It’s easy to moan about lack of data on UK public library locations, but there have been various attempts to improve this. The Collections Trust in 2012, the Libraries Taskforce in 2016, and ongoing wider projects on public assets such as Open Street Map and Wikidata.

Lack of mobile library data is worse. With static libraries, at least the public can go to their authority website and see a list of libraries. Normally in accessible web formats, with features such as finding your nearest.

With mobile libraries you may find a link to some PDF timetables. Possibly called North, South and Central, and you need to choose which applies to you. They will be unreadable in attempting to convey a stop location, a route, and a calendar of dates.

One such timetable lists stops with different combinations of text/background colours, and provides a calendar lookup using the same colouring. So long as you remember your stop has a light blue background with white text, rather than dark blue background with black text, and you have no difficulty with those differences, then you’re fine.

Sometimes there’s no PDF. Just a web page recommending you call your nearest library to find out when the mobile library visits.

It’s hard to blame staff for this. Mobile library data is complex, and presenting it is difficult. But each authority attempts to do this in isolation. After looking through every mobile library web page and timetable, there are few alike, despite attempting the exact same thing.

In the last two years, twelve UK local authorities have stopped providing mobile libraries. The decline is more rapid than that of static libraries, and it affects people who are least able to visit local services. But with hardly any data on mobile libraries, it is difficult to keep track of this. This data file is updated with a list of local authorities, and the number of mobiles each has. But updating that data is a manual process of searching through each local authority website.

What can be done?

Firstly, what are the problems?

  • No standard for presenting mobile library timetables. This leads to decline in use, accessibility issues, and lack of investment in mobile services.
  • Mobile libraries would particularly benefit from existing open geographic intelligence on population and deprivation stats, and route analysis software. But with no data on our mobiles, there is no way of taking advantage of this.
  • With no national data there can be no combined national analysis, and no data-informed method for providing national support or guidance.
  • No innovation. Any advances in how mobile libraries are delivered requires data about existing services that doesn’t exist.

Looking at these issues, possible project steps could be:

  1. Construct a standard format for mobile library data, after researching existing data and requirements.
  2. Create a data portal to collect and aggregate this data, across mobile library services
  3. Allow maintenance of data on the data portal e.g. by local authorities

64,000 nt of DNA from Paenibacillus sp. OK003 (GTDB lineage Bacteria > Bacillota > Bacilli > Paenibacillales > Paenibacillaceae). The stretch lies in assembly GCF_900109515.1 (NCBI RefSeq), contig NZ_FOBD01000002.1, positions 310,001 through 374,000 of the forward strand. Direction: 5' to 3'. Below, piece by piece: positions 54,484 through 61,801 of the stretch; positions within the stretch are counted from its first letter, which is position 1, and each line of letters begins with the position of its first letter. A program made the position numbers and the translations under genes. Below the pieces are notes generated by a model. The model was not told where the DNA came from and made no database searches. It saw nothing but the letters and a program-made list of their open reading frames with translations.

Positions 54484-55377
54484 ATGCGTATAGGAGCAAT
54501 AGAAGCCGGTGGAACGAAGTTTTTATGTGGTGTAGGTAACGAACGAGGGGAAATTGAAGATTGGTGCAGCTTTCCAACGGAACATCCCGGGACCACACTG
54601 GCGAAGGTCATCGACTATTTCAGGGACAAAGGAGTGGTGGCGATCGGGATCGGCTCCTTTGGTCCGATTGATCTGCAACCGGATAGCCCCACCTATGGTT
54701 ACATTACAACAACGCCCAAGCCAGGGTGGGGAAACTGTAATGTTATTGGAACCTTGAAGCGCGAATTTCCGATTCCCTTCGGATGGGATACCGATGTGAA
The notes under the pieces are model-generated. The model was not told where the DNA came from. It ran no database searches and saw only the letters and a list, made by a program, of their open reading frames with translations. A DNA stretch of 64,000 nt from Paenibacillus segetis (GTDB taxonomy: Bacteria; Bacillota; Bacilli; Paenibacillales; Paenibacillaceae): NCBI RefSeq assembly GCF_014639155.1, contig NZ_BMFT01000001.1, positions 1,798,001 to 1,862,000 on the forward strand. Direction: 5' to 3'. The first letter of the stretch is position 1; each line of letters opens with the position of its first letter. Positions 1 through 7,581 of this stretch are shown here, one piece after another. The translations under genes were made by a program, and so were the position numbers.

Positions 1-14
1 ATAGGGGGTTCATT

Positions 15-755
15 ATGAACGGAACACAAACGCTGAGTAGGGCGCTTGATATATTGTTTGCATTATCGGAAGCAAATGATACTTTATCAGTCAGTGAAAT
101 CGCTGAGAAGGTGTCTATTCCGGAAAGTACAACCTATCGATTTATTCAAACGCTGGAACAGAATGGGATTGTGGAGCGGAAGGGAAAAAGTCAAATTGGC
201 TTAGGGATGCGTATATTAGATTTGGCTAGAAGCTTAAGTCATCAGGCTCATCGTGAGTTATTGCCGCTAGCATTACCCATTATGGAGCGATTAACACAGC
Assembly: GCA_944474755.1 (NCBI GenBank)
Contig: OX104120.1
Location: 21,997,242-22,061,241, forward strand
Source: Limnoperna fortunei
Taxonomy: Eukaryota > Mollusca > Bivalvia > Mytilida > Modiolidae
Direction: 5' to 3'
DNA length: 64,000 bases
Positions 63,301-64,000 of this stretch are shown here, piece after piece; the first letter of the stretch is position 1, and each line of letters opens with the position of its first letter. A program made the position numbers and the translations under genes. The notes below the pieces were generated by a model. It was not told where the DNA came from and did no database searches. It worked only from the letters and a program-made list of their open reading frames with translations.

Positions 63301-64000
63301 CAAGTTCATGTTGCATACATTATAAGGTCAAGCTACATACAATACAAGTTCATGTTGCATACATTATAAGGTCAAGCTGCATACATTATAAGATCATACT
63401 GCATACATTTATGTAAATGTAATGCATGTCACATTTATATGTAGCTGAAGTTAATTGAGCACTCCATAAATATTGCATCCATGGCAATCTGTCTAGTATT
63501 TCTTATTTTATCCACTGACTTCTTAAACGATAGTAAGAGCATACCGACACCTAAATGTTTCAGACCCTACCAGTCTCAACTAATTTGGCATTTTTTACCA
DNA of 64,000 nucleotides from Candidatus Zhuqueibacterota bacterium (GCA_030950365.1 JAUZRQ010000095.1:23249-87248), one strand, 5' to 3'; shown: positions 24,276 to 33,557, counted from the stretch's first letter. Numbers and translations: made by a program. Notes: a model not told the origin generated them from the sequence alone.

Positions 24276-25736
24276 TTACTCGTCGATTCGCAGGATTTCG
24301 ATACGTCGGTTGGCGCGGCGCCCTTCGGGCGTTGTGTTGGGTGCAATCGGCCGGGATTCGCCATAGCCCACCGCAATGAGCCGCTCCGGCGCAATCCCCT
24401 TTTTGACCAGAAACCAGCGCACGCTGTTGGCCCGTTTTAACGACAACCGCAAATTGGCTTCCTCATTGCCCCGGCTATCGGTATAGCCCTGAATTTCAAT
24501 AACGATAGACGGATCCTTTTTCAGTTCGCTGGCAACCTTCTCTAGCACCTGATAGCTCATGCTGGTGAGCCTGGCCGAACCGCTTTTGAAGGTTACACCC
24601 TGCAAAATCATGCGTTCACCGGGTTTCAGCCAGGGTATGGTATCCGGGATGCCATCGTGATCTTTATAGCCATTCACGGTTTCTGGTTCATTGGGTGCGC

4. Design a print format for presenting this data (e.g. using rail/bus timetables as reference)
  5. Create a website to list this data and provide:
    • Mobile-friendly web information to find your nearest stop and next visit date.
    • An automated printable timetable that is accessible, familiar, and easy to understand
    • Maps for viewing stop locations
    • The option to embed these features on individual local authority websites
    • Raw data, published against a standard schema
  6. Explore future benefits
    • Analysis of stop locations with relation to current population need
    • Analysis of routes and efficiencies, particularly across authority boundaries
    • Display of live data such as GPS in mobile libraries to present this in the website
    • Exploration of dynamic timetables such as ‘request stops’ that could be requested through the website.
    • More modern web integrations such as mobile notifications and downloading stop timetables to phone calendars.

This is quite an ambitious project, but each step presents benefits. Having a standard data schema would be useful. Publishing data from multiple authorities would allow that data to be analysed by interested individuals. The construction of a website could be done in gradual steps, with user feedback.

Start with a proof of concept - and help!

With something like this it’s worth starting small. I’ve been constructing a data schema for mobile libraries, and attempting to put this into practice across all Scottish mobile library services, of which there are 20. That’s a manageable amount to create something really quite interesting that others could get involved with.

To make this worthwhile it needs resources though. Constructing the data isn’t too difficult, and creating a single snapshot of that data, in a data portal, presented in a single web page is possible. But that’s a proof of concept only. In time it needs:

  • User experience and accessibility experts to provide professional designs, especially for print formats
  • Engagement with library services to provide data, and take responsibility for maintaining data
  • Library services to actually use the portal for promoting their services
  • User feedback and workshops to improve the web portal
  • Library services willing to take risks and experiment, such as installing a GPS tracker on the mobile library

Any mobile library services interested in this?

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